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Variant gene in prostate cancer identified

  |   May 7, 2006 at 10:35 PM
NEW YORK, May 7 (UPI) -- Scientists in Iceland report a breakthrough that may lead to a diagnostic test to help identify prime candidates for aggressive treatment for prostate cancer.

The discovery a variant gene associated with prostate cancer -- by the gene-finding company DeCode Genetics -- may also help explain why blacks have a greater incidence of the disease, The New York Times reported.

Detection of underlying genes implicated in prostate cancer is difficult because each gene seems to have only a small effect on the risk of getting the disease., the Times said. Several candidate genes have been identified in one family or population, but researchers have not had success in trying to replicate such findings in other populations.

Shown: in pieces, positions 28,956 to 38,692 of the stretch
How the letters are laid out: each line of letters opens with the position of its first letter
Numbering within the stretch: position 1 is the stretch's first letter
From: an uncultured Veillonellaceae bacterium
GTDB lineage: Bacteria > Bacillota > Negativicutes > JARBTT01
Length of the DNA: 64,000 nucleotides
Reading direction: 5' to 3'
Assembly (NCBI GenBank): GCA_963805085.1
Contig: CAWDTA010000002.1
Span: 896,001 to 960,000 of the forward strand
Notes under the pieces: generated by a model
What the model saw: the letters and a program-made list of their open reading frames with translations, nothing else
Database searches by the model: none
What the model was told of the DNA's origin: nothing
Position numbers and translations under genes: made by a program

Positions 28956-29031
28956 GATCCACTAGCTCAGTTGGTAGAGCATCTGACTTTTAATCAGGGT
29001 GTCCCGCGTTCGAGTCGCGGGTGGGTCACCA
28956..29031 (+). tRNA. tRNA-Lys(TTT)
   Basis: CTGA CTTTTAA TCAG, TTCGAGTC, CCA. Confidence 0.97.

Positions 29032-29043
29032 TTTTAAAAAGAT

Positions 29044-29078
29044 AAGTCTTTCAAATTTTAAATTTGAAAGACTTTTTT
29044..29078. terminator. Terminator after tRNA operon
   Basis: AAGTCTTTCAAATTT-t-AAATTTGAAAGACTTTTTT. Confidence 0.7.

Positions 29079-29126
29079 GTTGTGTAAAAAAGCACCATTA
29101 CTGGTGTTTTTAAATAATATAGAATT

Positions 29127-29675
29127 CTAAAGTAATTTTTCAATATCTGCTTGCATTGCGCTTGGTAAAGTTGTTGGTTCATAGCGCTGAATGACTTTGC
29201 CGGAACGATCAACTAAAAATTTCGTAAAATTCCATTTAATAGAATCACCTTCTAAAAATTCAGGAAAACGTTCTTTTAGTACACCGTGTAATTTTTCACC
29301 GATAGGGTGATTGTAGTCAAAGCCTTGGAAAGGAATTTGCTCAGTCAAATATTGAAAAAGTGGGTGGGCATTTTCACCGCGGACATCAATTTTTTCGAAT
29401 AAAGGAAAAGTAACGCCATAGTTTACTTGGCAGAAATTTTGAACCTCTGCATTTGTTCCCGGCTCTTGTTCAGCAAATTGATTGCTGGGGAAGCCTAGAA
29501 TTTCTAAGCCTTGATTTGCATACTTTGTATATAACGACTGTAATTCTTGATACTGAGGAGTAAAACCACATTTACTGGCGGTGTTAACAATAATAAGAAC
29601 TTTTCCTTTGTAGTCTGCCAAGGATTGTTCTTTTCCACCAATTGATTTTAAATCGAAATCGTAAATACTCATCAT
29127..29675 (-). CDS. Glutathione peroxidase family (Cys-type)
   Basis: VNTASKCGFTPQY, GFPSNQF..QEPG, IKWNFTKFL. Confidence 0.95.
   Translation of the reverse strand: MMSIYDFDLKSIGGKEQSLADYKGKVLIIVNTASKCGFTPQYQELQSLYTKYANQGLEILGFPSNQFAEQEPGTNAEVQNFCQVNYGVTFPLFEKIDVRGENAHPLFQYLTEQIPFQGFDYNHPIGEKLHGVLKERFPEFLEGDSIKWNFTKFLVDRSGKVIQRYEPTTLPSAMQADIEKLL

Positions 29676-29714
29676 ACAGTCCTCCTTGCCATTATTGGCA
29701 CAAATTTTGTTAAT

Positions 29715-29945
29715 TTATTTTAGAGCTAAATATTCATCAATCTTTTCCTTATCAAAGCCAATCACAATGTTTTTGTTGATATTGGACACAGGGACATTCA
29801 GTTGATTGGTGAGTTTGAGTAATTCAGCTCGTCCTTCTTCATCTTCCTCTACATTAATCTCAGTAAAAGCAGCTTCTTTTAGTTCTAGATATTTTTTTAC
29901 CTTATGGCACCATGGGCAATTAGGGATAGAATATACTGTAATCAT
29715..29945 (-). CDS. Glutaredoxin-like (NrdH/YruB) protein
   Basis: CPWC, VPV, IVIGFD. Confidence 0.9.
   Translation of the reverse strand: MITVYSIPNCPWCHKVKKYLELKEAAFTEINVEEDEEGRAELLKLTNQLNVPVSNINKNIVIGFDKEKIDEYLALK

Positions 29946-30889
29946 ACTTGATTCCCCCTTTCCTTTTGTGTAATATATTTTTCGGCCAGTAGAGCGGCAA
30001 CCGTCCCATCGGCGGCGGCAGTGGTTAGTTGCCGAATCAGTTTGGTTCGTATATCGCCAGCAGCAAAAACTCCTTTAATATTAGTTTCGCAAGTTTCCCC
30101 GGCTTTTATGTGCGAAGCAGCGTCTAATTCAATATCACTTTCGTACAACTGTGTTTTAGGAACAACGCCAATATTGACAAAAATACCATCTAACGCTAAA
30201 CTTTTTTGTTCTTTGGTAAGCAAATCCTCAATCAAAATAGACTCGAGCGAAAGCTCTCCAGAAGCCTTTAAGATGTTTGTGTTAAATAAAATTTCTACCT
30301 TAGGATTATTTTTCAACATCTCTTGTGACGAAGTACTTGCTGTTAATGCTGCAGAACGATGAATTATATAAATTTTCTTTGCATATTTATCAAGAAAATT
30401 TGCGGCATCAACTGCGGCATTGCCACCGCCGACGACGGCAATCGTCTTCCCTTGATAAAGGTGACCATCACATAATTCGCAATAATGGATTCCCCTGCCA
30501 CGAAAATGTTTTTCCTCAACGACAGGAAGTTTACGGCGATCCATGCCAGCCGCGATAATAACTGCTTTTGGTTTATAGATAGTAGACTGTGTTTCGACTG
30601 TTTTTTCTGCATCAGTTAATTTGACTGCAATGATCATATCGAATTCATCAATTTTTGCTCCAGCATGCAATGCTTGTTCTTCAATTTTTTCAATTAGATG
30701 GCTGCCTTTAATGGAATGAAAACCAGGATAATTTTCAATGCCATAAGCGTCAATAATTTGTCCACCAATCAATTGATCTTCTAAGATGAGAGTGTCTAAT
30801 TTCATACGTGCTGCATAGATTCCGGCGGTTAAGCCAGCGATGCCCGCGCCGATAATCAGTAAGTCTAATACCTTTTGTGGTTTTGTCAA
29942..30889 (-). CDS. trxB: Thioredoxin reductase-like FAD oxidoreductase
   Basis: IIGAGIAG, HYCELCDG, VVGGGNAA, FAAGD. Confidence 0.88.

The new variant, described online in the journal Nature Genetics, was first found in Icelandic men, said the Times, and then detected in Sweden and in two populations in the United States.

David Altshuler, a medical geneticist at the Broad Institute in Cambridge, Mass., said the result was statistically convincing.

The variant -- carried by about 13 percent of men of European ancestry -- raises the risk of getting prostate cancer by 60 percent, compared with men who are not carriers, said the DeCode researchers. It also accounts for about 8 percent of all cases.

© 2006 United Press International, Inc. All Rights Reserved. Any reproduction, republication, redistribution and/or modification of any UPI content is expressly prohibited without UPI's prior written consent.
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